Data Center Cooling Solutions- An Overview

Data Center Cooling  is  the biggest challenge faced by data center specialists today. There is no ‘one size fits all’ mantra when it comes to data center cooling. It depends on a number of factors such as external temperature, the number of operating devices in the data center, and whether or not the systems are virtualized. Cooling solutions have to be custom made for every data center in order to achieve efficient and effectively running data centers.

With the government even offering tax deductions for the data centers that promote energy conservation, DCs have a lot to gain. The right cooling strategy not only cuts down on electricity bills, but also improves data center operation and increases the life of the hardware. With so many advantages, one can understand the level of importance specialists are attaching to a good cooling system.

In order to select a plan that is best suited for a data center, one needs to be aware of the types of cooling designs that are now available in the market. Given below is a list of cooling solutions one can look into before making the call. They mainly fall under two broad categories.

  •  Aisle Containment Solutions
  • Rack  Containment Solutions

Before discussing each of them in depth, I would like to digress slightly to explain how data center cooling essentially works.

In a data center, the servers or the storage devices are placed in racks. Each rack has a capacity to hold 10- 40 servers and the racks are arranged like the book shelves in a library. Servers obviously draw power to operate. Assuming that there are atleast 200servers in the data center, we would be looking at a massive rise in the temperature near the servers. This rise in temperature could even damage the servers resulting in data center down time. Installing an AC to cool the entire room is not even an option worth considering as the heat rise is different in different parts of the data center, and honestly, it is a sheer waste of energy. The need of the hour is localized cooling devices.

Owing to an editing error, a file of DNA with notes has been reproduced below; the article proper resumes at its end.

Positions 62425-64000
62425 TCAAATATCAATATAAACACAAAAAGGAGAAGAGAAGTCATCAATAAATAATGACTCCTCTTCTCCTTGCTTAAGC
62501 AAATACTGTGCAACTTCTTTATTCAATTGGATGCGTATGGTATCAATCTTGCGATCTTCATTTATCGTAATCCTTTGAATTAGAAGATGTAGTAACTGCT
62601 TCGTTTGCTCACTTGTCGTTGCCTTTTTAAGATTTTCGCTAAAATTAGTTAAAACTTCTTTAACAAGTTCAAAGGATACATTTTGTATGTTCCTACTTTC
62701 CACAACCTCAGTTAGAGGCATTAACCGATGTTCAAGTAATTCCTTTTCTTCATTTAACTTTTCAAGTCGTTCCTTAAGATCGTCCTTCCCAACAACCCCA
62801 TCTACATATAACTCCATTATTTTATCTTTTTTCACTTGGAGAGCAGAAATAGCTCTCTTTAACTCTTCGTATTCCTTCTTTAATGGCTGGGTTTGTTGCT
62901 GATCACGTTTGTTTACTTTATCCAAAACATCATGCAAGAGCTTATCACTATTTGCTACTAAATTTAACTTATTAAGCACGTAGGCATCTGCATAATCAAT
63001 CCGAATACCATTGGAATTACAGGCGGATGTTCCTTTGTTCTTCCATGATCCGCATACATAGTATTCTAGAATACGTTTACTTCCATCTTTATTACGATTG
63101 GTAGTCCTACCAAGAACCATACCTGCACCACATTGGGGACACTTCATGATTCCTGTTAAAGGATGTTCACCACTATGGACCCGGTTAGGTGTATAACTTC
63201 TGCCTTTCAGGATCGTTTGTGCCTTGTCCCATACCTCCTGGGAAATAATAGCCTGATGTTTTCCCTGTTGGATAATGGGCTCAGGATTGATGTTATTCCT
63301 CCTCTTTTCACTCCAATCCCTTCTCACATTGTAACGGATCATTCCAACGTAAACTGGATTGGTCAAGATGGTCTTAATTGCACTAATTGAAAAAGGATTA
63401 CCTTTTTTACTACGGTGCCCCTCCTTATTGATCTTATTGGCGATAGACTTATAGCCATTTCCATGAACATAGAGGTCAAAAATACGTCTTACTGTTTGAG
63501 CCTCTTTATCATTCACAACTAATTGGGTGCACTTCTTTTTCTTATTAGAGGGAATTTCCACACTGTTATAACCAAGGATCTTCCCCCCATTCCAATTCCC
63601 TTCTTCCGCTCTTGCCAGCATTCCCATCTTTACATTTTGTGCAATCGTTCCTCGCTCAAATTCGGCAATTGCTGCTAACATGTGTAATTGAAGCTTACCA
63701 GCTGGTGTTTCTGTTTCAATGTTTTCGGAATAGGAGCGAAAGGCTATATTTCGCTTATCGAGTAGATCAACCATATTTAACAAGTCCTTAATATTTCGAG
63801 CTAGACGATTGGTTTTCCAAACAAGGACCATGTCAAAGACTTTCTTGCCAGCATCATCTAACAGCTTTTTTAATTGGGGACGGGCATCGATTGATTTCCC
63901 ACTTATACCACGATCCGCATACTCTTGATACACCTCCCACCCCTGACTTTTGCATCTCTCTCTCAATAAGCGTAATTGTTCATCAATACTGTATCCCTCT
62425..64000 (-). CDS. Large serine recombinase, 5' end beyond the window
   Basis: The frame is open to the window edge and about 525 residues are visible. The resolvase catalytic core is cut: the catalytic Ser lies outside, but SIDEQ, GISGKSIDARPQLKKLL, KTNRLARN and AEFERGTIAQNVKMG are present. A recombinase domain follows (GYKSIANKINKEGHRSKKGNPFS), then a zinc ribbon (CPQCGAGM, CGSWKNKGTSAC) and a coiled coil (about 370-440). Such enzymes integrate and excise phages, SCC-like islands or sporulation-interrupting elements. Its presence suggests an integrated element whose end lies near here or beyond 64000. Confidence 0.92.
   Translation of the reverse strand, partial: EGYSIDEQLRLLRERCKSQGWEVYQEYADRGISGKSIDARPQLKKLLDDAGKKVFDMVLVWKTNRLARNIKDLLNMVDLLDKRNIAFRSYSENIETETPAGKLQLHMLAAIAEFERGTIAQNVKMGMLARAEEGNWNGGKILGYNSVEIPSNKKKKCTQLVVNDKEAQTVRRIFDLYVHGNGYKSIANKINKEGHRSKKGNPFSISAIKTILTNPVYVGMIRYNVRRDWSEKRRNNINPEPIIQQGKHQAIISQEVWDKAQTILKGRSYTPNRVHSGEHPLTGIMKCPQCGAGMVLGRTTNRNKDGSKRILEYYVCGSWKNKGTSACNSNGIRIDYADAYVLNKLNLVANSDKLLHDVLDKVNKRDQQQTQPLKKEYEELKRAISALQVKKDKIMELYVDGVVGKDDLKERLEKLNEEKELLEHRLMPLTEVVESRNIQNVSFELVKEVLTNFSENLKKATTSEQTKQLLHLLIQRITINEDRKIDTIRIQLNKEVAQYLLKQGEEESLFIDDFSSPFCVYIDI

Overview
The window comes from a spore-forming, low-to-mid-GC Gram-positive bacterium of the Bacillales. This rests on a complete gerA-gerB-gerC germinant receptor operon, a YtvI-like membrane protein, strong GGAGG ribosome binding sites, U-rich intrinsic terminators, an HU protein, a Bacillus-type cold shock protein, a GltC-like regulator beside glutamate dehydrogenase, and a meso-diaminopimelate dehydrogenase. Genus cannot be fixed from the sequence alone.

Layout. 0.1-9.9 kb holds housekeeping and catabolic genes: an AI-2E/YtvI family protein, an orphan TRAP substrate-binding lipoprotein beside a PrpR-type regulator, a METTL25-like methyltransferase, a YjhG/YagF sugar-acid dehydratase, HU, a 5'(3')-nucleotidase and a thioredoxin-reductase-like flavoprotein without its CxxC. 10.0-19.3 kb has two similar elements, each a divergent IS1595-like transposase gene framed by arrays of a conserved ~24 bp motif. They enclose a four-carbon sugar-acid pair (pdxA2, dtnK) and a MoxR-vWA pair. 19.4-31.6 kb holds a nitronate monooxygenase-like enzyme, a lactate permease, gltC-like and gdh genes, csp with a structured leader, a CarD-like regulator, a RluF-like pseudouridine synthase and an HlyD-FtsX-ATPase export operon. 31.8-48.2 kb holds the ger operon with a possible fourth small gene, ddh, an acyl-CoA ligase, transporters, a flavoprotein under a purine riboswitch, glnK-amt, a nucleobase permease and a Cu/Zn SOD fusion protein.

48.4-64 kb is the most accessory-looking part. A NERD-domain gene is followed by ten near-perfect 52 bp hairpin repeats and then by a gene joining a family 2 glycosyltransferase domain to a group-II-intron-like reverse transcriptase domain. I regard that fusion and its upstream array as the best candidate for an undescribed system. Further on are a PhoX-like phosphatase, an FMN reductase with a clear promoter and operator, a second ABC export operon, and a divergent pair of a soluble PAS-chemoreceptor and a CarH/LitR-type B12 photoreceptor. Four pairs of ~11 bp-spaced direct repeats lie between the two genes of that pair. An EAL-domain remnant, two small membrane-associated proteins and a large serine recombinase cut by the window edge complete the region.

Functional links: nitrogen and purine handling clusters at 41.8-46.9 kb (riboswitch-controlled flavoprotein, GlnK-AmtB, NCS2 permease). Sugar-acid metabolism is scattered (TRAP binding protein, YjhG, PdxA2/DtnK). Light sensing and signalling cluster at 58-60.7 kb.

In case of Hot Aisle Containment (HAC) and Cold Aisle Containment (CAC), the racks are arranged in such a way that the hot air expelled by the server is contained in one aisle and the cool air provided to the server is contained in one aisle. HAC and CAC are arranged in an alternating fashion. The idea is to ensure that the hot air and cool air do not mix with each other. Why? It’s simple physics. When two glasses of water with different temperature are poured in a single container, the temperature of the resultant mixture is the average of the temperature of the two glasses. Same is the case with air. When hot air and cold air mix together, the resultant is warm air. The ACs have to pump in more cool air to reduce the temperature around the servers. Hence, there is more energy consumption.

The servers are arranged such that the front of the server to which cold air is supplied is in the cold aisle and the back of the server that expels the hot air is in the hot aisle. For instance, consider that a data center has four aisles. In this case, the DC will have two cold aisles and two hot aisles. Note that we will not have to provide cooling for the hot aisles. Thus, the DC cuts down its cooling costs by half!

In Rack Level Containment, fans are fitted to the rear of the racks in modules and hot air is drawn out from the servers and is either removed from the data center through chimneys or passed on to CRAC.